We are ambling towards Florida for a couple months this winter, and after our fun but ‘getting too cold’ time in Columbia SC wanted to head south to warm up again. MsBoyink found the county-owned Blythe Island Regional Park (great acronym here) and we headed there for a few days of full hookups and onsite laundry.
It’s a nice park with some great trees and some of the longest pull-through sites we’ve ever seen. There was slow-but-usable wi-fi. The park is home to some free-range former pet bunnies that make for a fun surprise when walking up to the front.
The boy and I biked the 4-mile mountain bike trail, enjoying the large moss-covered Live Oaks, the relative quiet of the trail, and the chance sighting of a couple of river otters. The downsides of the trail were inconsistent marking, which coupled with light use made it difficult to follow at times. There is also a lot of dead-fall that the park doesn’t allow to be picked up for firewood, so the riding experience with our hardtail bikes was pretty bumpy and bouncy. I’m still sore a couple days later.
We are trying to reign in our food budget a bit but still found ourselves hungry without attractive options on board for supper, so nosing around on Yelp I found mention of Willies Wee-Nee Wagon in town. While they bill themselves as a hot dog stand it’s their pork chop sandwich that gets the rave reviews. I bought two of those and two of their steak burgers (two burger patties on a hoagie bun). The burgers were really really good but the pork was to die for. I’ve never had it so tender and flavorful. I can see why there are stories of these things being Fed-Exed out of state!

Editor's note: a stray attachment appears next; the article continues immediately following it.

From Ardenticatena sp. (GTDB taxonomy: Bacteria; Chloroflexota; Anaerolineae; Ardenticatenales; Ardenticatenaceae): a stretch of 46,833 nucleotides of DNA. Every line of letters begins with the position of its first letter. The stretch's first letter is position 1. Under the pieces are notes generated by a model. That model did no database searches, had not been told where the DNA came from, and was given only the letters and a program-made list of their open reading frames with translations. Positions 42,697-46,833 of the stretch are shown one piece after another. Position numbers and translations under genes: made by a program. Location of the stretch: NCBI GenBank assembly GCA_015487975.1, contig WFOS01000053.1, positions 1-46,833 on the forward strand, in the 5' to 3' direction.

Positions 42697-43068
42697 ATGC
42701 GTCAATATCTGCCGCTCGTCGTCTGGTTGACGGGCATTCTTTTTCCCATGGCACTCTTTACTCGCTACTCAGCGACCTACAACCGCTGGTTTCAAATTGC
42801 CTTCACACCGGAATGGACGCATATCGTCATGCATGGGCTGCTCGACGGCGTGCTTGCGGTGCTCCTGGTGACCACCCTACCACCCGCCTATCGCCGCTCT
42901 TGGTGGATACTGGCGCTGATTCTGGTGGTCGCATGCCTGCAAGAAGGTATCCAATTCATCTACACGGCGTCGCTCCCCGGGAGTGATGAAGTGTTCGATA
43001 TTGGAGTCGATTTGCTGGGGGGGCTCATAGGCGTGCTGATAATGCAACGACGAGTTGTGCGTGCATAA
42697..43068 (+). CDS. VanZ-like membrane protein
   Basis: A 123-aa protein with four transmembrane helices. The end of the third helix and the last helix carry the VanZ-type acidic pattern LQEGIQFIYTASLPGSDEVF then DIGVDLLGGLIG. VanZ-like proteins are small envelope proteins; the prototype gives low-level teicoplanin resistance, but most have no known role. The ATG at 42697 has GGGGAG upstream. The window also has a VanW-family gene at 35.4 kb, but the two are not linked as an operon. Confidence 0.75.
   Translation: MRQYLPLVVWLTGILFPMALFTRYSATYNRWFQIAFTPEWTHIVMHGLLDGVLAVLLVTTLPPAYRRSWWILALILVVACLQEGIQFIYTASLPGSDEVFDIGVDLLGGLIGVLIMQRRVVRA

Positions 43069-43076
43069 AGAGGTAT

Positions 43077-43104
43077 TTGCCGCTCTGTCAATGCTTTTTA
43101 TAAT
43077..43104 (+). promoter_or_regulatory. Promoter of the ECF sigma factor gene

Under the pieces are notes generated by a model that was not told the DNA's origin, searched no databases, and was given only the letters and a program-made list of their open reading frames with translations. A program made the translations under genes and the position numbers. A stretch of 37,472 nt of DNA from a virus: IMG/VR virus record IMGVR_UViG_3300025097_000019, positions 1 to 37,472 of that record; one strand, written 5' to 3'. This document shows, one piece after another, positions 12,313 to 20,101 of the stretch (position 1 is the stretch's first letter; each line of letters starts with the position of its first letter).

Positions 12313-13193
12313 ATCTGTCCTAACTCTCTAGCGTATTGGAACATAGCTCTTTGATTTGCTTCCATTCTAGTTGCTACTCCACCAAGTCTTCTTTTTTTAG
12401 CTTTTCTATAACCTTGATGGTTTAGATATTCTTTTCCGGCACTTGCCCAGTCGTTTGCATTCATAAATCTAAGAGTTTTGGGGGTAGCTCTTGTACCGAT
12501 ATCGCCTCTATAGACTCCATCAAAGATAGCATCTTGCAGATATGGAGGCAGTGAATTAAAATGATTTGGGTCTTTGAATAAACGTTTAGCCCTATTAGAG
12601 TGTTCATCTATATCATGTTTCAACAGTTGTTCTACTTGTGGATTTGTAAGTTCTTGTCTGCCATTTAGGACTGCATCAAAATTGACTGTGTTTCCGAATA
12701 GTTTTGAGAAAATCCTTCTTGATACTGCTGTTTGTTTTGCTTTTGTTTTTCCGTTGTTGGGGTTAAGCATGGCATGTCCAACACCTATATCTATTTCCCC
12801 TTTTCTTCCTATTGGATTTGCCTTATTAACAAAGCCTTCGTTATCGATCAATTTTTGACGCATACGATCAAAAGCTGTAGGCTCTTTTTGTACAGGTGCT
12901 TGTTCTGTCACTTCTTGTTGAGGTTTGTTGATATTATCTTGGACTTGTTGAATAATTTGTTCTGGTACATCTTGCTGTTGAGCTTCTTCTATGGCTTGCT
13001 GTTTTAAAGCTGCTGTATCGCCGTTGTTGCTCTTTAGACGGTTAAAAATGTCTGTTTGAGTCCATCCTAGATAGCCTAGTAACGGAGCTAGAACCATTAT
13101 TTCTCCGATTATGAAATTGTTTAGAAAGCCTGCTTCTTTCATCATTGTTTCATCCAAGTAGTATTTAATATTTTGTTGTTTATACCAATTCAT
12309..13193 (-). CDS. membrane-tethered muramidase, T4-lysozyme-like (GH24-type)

The weather turned a bit sour but I wanted to get us out of the RV for a few hours. I found Fort Frederica a few miles away and since we have a National Parks pass the normal $3/ea entry fee would be covered. We headed there, tried on British Colonial costumes, played some 18th century tavern games, and learned about the fortified town of Frederica. The big attraction here was the trees - almost the Redwoods of Live Oaks, covered in oozes of Spanish Moss, some with their own ecosystem of ferns growing along the horizontal trunks. Just beautiful to walk through and the mood of them matched the overcast and not quite rainy day.
So, no great philosophical insight about traveling here, nor did we really meet anyone (the large and private sites make that tough to do). But a good stop with some interesting food and sights nonetheless.